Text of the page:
salt 1 teaspoon 0.25 ounce 6.7 grams
black pepper, freshly ground ¼ teaspoon
OPTIONAL: red pepper flakes ½ to 1 teaspoon (to taste)
Angostura bitters 1 teaspoon
sugar 1 tablespoon 12.5 grams
OPTIONAL: 3 sun-dried tomatoes, minced 2 tablespoons 0.75 ounce 20 grams

*or 1 tablespoon dried.

or one 28- to 32-ounce can Italian plum tomatoes plus 2 cups canned tomato sauce, a total of two 6-ounce cans tomato paste and 1 cup water.

volume ounces/pounds grams/kilograms
Italian sausage, links sweet or hot, pricked with a fork 1 pound 454 grams
olive oil, divided 3 tablespoons
½ medium onion, coarsely chopped ½ cup 2.25 ounces 64 grams
garlic, minced (1 large clove) teaspoons 5 grams
dry red wine *½ liquid cup
fresh oregano, minced* 1 tablespoon 2.5 grams
fresh basil, minced* 1 tablespoon 5 grams
spaghettini or spaghetti 1.5 pounds 567 grams
freshly grated Parmesan cheese, for serving

*or 1 tablespoon dried.


In a large bowl, combine all the meatball ingredients and, using your fingers or a wooden spoon, blend them together. Cover and refrigerate.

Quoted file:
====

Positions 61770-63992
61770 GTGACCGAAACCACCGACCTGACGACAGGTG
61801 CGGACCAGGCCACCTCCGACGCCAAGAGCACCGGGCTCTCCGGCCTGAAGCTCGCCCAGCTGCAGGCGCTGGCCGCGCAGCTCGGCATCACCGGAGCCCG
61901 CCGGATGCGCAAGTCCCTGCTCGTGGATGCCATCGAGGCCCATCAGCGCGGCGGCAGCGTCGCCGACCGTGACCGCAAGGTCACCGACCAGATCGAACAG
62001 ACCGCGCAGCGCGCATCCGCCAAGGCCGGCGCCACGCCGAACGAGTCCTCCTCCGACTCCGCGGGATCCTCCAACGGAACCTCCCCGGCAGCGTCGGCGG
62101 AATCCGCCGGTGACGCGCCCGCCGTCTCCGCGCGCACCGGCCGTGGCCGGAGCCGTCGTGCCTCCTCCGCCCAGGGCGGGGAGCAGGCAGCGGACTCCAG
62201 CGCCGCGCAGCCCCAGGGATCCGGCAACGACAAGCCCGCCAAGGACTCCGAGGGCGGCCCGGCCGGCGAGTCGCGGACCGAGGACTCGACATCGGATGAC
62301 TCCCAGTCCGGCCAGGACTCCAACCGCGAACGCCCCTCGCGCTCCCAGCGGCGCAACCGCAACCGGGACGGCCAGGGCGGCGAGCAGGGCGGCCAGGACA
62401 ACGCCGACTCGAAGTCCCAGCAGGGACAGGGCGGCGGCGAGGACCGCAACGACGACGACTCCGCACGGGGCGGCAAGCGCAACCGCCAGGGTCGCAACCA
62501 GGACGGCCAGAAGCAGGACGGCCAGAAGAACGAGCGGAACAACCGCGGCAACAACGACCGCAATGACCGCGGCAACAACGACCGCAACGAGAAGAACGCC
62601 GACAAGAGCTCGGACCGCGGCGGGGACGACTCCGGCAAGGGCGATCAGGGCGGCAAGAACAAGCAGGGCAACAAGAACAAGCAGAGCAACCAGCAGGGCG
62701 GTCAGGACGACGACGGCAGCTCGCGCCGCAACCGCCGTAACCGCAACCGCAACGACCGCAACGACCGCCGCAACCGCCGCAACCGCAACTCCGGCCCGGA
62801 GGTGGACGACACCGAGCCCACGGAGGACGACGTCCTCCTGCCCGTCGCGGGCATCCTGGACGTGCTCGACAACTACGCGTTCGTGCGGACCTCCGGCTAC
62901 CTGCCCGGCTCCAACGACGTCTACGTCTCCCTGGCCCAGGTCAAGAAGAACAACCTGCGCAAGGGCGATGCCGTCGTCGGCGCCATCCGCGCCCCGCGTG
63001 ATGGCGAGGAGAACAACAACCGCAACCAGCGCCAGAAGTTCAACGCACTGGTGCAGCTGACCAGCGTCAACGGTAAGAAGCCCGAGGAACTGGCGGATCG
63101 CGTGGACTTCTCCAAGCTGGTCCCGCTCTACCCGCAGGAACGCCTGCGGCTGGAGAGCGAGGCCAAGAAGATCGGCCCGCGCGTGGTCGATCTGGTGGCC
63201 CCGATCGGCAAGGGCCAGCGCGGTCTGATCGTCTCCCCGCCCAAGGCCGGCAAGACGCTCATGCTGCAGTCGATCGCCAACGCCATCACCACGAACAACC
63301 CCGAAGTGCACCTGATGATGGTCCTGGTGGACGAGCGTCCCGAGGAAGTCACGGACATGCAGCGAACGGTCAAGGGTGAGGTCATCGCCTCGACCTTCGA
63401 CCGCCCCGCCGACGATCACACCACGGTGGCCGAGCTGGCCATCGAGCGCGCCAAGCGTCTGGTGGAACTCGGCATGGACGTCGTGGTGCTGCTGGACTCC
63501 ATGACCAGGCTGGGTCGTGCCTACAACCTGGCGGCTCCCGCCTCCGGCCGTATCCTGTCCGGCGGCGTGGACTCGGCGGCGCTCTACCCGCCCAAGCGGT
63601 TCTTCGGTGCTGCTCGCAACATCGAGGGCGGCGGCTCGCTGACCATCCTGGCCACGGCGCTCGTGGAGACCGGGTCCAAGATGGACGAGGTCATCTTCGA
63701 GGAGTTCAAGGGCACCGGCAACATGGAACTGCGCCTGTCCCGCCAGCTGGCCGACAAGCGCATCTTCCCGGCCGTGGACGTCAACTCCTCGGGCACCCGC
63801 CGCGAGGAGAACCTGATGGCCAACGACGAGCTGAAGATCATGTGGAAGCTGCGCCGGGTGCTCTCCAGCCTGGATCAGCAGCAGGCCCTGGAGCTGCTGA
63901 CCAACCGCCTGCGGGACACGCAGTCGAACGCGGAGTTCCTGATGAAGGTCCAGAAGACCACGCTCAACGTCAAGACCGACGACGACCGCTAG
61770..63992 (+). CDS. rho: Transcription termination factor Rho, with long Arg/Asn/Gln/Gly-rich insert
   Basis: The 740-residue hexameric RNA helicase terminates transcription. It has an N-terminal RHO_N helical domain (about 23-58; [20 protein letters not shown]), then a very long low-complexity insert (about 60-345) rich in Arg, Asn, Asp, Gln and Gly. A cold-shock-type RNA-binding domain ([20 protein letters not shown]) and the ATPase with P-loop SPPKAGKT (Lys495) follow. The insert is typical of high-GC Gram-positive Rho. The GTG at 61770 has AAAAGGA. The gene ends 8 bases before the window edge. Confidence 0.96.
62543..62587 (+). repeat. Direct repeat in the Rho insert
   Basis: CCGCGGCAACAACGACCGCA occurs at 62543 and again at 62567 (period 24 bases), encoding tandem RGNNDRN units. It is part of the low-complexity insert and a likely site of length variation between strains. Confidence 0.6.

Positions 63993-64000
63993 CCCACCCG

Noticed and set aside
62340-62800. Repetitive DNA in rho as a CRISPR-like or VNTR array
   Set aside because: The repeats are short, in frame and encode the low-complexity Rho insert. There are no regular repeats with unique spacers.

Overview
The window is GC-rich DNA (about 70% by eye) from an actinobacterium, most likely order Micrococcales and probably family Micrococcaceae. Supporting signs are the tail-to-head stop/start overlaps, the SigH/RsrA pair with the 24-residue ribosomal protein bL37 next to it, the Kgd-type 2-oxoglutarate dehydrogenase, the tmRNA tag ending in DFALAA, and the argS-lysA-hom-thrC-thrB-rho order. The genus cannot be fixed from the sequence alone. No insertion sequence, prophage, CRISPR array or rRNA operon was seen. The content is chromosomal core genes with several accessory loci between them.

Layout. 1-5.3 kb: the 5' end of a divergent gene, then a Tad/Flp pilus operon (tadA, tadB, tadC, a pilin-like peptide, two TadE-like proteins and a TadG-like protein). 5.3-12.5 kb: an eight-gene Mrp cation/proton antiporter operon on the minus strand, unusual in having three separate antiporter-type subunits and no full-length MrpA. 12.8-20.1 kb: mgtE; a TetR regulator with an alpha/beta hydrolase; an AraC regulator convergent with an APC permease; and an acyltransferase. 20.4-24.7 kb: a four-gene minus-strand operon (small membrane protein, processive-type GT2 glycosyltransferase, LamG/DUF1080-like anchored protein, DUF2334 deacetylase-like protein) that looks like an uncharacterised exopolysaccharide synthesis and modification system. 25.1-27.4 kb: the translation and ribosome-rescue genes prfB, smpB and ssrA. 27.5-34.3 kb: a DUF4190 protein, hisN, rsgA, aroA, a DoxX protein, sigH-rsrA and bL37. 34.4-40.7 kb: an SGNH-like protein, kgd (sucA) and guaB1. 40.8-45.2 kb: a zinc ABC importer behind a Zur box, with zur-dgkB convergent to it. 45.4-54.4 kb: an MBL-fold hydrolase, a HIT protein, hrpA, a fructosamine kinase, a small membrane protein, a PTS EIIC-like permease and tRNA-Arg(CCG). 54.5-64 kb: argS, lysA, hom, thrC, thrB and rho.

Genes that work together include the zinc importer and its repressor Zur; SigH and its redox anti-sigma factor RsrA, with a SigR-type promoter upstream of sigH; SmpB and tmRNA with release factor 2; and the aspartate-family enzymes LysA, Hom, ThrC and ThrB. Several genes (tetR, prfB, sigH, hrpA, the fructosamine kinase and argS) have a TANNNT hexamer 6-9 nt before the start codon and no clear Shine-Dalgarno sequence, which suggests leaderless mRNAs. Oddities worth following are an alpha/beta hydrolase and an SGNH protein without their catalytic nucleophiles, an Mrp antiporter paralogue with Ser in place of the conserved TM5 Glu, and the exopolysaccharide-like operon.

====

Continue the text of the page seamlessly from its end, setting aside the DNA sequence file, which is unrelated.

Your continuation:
Peel and seed the tomatoes: Bring a large pot of water to a boil. Blanch the tomatoes in the simmering water for 1 minute. Empty them into a colander to drain. Remove the skin, using the tip of a sharp knife or your fingers. It should slip off easily.

For speed and efficiency, I like to use a Squeezo strainer, a device that removes the skin and seeds without blanching, leaving only the crushed tomato pulp.

Cut the tomatoes into quarters and remove and discard the seeds and cores, reserving any liquid. Chop the tomatoes coarsely using a large knife or the food processor. Place them in a large Dutch oven along with the reserved liquid. You should have about 8 cups of tomatoes. Cook over medium-high heat until reduced to about 7 cups. Add the tomato paste.